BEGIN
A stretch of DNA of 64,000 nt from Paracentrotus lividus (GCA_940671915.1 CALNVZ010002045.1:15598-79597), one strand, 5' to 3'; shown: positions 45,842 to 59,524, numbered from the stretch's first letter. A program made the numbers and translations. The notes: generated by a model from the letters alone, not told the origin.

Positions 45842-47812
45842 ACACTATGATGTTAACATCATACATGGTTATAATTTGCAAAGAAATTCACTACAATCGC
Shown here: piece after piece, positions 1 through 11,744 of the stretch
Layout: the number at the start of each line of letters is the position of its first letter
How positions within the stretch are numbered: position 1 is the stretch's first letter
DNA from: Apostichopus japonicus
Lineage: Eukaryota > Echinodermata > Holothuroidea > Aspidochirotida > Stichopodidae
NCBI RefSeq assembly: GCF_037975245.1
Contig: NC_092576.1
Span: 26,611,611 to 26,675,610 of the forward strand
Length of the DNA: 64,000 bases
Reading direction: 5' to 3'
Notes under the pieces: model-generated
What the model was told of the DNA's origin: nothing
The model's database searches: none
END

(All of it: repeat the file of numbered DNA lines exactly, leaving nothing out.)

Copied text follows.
A stretch of DNA of 64,000 nt from Paracentrotus lividus (GCA_940671915.1 CALNVZ010002045.1:15598-79597), one strand, 5' to 3'; shown: positions 45,842 to 59,524, numbered from the stretch's first letter. A program made the numbers and translations. The notes: generated by a model from the letters alone, not told the origin.

Positions 45842-47812
45842 ACACTATGATGTTAACATCATACATGGTTATAATTTGCAAAGAAATTCACTACAATCGC
Shown here: piece after piece, positions 1 through 11,744 of the stretch
Layout: the number at the start of each line of letters is the position of its first letter
How positions within the stretch are numbered: position 1 is the stretch's first letter
DNA from: Apostichopus japonicus
Lineage: Eukaryota > Echinodermata > Holothuroidea > Aspidochirotida > Stichopodidae
NCBI RefSeq assembly: GCF_037975245.1
Contig: NC_092576.1
Span: 26,611,611 to 26,675,610 of the forward strand
Length of the DNA: 64,000 bases
Reading direction: 5' to 3'
Notes under the pieces: model-generated
What the model was told of the DNA's origin: nothing
The model's database searches: none